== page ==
By Marjorie Censer
Monday, May 17, 2010; 10
Divesting the Chantilly-based TASC from parent company Northrop Grumman wasn't a simple amputation.
TASC, which operated as Northrop's advisory services business, depended on the defense contractor for back-office support and personnel services for such programs as benefits, retirement, 401(k) and payroll. Since the December sale, TASC company has had to develop its own such offices.
But Wood Parker, TASC president and chief executive, said the decoupling has eliminated potential conflict-of-interest issues within Northrop Grumman, allowing TASC to work with a broader set of federal agencies.
The company provides high-end government support, including systems engineering, technology analysis, and testing and evaluation, primarily to the intelligence community and the Defense Department. Parker said the company is now looking into additional opportunities at both the Department of Homeland Security and the Federal Aviation Administration.
Northrop Grumman cut TASC loose after the government announced it would be taking a harder stand on potential organizational conflicts of interest -- or cases in which a company provides multiple services that could have conflicting interests, such as building a system and then performing the tests to see if it works.
But whether such divestitures are necessary remains to be seen. The Defense Department recently released its draft rules for governing organizational conflicts of interest. In many cases, the government would allow contractors to take steps to mitigate potential conflicts, such as setting up institutional firewalls to separate groups.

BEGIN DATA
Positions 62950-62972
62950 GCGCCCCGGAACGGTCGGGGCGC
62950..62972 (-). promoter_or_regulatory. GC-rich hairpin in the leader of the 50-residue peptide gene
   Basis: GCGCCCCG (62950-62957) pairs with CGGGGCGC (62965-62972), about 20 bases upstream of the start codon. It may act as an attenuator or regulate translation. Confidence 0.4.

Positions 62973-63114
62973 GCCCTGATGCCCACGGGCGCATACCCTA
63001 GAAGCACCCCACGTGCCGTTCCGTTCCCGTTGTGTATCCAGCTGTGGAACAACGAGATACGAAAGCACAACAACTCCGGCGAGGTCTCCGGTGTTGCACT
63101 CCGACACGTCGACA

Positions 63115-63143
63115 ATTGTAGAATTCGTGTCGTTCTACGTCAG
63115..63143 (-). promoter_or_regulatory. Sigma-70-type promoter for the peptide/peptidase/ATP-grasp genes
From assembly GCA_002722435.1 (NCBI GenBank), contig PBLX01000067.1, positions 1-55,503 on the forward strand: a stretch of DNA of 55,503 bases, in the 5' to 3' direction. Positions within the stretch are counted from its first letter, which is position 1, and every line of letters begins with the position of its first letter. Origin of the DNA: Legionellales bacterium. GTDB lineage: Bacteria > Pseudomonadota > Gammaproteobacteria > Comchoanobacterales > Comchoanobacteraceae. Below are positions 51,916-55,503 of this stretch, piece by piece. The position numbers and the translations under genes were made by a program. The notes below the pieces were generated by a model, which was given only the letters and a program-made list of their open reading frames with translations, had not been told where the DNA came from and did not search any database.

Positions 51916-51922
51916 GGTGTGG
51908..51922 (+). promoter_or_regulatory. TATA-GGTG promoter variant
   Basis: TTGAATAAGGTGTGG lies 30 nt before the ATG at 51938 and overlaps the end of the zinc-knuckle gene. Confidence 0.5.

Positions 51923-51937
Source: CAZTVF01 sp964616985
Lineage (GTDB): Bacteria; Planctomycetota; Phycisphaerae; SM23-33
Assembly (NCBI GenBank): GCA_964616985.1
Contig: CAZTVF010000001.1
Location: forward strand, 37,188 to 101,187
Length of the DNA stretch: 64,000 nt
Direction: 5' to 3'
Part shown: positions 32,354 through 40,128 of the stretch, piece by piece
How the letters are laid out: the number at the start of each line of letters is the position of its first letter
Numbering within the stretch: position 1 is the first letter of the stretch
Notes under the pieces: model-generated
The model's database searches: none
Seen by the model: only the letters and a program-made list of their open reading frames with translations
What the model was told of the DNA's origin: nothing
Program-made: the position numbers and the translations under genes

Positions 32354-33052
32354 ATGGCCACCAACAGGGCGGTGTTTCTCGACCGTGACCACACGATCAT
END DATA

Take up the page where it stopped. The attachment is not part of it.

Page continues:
Stan Z. Soloway, president and chief executive of the Professional Services Council, a trade group for contractors, said the proposed regulations still need to spell out more clearly what the industry needs to do to avoid running afoul of the rules, and the draft does not appear to take into account the integrated nature of the information technology industry.
But he said he was pleased the proposed rules leave the door open for companies to propose solutions. "I think the idea that you can never mitigate a potential conflict of interest is not only incorrect but could potentially ... have a truly chilling effect, not only on industry but on government as well and the ability to access the right kinds of solutions and capabilities," he said.
It's still unclear how local companies will ultimately react to the new regulations. Arnold Punaro, executive vice president at Science Applications International Corp. in McLean, called the Pentagon's draft language a positive development.
Punaro said SAIC has already been taking inventory of its own contracts to ensure it is prepared for new guidance.
"We didn't want to be caught flat-footed, and we aren't going to be," he said. "We don't have any serious heartburn about the situation."
The Defense Department's proposed regulations are open for comment through June 21.